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Adults with late diagnosed PKU and severe challenging behaviour: a randomised placebo-controlled trial of a phenylalanine-restricted diet
  1. P J Lee1,
  2. A Amos2,
  3. L Robertson1,
  4. B Fitzgerald3,
  5. R Hoskin4,
  6. M Lilburn1,
  7. E Weetch5,
  8. G Murphy2
  1. 1
    Charles Dent Metabolic Unit, National Hospital for Neurology & Neurosurgery, London, UK
  2. 2
    The Tizard Centre, University of Kent, Canterbury, UK
  3. 3
    Department of Learning Disabilities Psychiatry, Enfield PCT, Enfield, UK
  4. 4
    Learning Disabled Unit, NW Herts NHS Trust, St Albans, UK
  5. 5
    National Society for Phenylketonuria, London, UK
  1. Professor G Murphy, Tizard Centre, University of Kent, Canterbury CT2 7LZ, UK; g.h.murphy{at}


Background: Although early diagnosis and treatment in phenylketonuria (PKU) leads to excellent outcomes, a population of adults born before the introduction of newborn screening exists. They can have severe intellectual disabilities and behavioural problems, and are often dependent on full-time carers. Anecdotal evidence suggests that a diet that lowers blood phenylalanine concentration can have significant benefits upon behaviour.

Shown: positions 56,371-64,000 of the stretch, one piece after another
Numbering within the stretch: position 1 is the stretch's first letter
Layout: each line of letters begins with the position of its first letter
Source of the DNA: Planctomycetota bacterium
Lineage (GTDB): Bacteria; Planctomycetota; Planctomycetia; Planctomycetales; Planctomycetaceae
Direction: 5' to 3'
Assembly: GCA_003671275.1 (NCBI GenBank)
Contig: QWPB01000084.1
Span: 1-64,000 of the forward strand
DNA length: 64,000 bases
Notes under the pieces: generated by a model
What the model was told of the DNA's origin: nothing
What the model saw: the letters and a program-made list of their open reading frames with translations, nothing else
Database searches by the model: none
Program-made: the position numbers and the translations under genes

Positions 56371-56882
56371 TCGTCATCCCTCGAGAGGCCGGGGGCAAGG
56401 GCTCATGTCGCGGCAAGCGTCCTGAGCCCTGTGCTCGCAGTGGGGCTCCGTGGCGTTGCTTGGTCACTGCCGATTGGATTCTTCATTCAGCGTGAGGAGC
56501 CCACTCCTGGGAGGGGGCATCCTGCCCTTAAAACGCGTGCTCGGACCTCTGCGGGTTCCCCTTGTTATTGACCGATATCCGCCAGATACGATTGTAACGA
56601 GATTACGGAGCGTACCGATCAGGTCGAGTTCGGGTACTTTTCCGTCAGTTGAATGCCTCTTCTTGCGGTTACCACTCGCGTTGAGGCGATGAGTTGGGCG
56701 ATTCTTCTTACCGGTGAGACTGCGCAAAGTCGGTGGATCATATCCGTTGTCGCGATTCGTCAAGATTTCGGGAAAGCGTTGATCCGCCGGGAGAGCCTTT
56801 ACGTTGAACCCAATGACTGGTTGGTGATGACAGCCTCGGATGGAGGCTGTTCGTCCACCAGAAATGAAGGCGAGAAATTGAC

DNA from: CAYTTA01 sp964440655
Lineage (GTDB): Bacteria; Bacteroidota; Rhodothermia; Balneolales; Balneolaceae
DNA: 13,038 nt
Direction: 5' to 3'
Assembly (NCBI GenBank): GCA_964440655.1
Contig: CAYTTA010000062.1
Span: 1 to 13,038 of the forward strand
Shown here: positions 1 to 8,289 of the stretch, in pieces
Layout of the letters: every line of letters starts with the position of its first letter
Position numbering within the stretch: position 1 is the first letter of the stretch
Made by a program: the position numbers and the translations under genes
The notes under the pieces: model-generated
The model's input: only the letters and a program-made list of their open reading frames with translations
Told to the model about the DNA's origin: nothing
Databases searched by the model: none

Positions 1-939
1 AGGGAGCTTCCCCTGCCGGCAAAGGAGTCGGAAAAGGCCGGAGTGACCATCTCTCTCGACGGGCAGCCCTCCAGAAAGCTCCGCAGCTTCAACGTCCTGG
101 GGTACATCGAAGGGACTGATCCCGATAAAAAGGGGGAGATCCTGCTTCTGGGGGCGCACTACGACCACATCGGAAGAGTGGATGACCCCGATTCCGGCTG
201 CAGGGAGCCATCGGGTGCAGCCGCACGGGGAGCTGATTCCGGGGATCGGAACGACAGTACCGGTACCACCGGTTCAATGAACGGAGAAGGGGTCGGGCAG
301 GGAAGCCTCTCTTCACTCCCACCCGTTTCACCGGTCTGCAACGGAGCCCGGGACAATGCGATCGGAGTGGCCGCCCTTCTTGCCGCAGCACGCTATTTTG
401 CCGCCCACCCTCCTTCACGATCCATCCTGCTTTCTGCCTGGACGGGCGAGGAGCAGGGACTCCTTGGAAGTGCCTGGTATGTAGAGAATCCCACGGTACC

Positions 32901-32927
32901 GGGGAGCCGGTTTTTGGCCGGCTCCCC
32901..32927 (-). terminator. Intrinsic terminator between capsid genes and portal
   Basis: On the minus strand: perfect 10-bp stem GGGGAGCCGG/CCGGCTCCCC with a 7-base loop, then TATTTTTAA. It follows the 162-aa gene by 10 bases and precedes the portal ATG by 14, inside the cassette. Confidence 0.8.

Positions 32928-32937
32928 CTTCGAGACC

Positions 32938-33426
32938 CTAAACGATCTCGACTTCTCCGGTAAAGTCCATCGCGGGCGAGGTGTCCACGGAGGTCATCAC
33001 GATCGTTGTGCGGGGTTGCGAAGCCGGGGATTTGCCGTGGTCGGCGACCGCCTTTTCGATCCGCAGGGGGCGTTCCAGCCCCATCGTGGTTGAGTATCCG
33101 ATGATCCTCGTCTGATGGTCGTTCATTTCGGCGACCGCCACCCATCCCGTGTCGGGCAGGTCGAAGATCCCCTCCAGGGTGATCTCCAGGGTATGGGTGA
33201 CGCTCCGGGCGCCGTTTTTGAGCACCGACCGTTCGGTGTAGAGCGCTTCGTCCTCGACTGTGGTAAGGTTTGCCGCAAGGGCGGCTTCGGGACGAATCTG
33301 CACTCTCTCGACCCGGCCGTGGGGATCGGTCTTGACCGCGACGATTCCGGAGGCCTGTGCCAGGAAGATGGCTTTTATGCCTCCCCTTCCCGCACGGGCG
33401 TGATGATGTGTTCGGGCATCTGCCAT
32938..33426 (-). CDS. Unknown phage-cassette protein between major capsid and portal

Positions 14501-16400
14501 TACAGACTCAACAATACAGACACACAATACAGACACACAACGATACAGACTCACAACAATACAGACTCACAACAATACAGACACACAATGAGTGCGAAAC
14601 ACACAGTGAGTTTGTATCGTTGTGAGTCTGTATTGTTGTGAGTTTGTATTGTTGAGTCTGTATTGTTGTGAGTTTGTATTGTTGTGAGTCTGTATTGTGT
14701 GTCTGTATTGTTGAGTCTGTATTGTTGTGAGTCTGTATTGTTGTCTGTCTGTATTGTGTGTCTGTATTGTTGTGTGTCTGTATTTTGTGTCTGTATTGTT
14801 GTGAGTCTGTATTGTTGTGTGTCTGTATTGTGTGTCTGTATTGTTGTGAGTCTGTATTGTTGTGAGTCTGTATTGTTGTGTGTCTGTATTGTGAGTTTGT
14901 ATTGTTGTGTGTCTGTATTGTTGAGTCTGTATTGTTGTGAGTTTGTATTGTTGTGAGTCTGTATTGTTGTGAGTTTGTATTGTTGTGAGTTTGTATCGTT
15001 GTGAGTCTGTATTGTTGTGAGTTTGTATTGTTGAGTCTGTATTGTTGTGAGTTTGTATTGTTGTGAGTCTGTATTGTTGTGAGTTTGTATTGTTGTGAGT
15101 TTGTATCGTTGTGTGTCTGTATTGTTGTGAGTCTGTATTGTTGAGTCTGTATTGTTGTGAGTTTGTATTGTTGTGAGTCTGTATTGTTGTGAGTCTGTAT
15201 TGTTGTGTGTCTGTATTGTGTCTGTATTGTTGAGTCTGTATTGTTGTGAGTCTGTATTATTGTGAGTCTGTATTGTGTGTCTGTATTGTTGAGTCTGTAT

Methods: A prospective double-blind randomised placebo-controlled crossover trial of phenylalanine-restricted diet was performed in a group of 34 adults (aged 21–61 years, median 49) with late diagnosed PKU with severe challenging behaviour.

Results: Only 17 completed the 60 week study: seven withdrew before the end of the baseline period; five withdrew during the first diet period; five withdrew during the second diet period (after moving into placebo phase). The mean (SD) blood phenylalanine was 1570 (222) μmol/l during baseline, 553(158) μmol/l during the active phase and 1444 (255) μmol/l during the placebo phase. In the 22 participants exposed to both active and placebo phases, no differences were demonstrated in behaviour assessed by the Aberrant Behavior Checklist and Vineland Adaptive Behavior Scales, behaviour diaries or on video analysis of direct observations. However, 76% of carers’ comments were scored as positive during the active phase, compared with 54% during the placebo phase (χ2 = 38.06, p<0.001).

Conclusions: There are significant challenges in studying people with intellectual disabilities and considerable difficulties in instituting phenylalanine-restricted diet in this population. However, if attempted, there are potential benefits to quality of life for the individuals with PKU and their carers.

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  • See Editorial Commentary, p 585

  • Funding: The study was funded by generous grants from the Wellcome Trust and SHS International.

  • Competing interests: None.

  • Ethics approval: Ethics approval was provided by an NHS Multi-site Research Ethics Committee and by each of the local research and development offices where participants resided.

  • Patient consent: Obtained.

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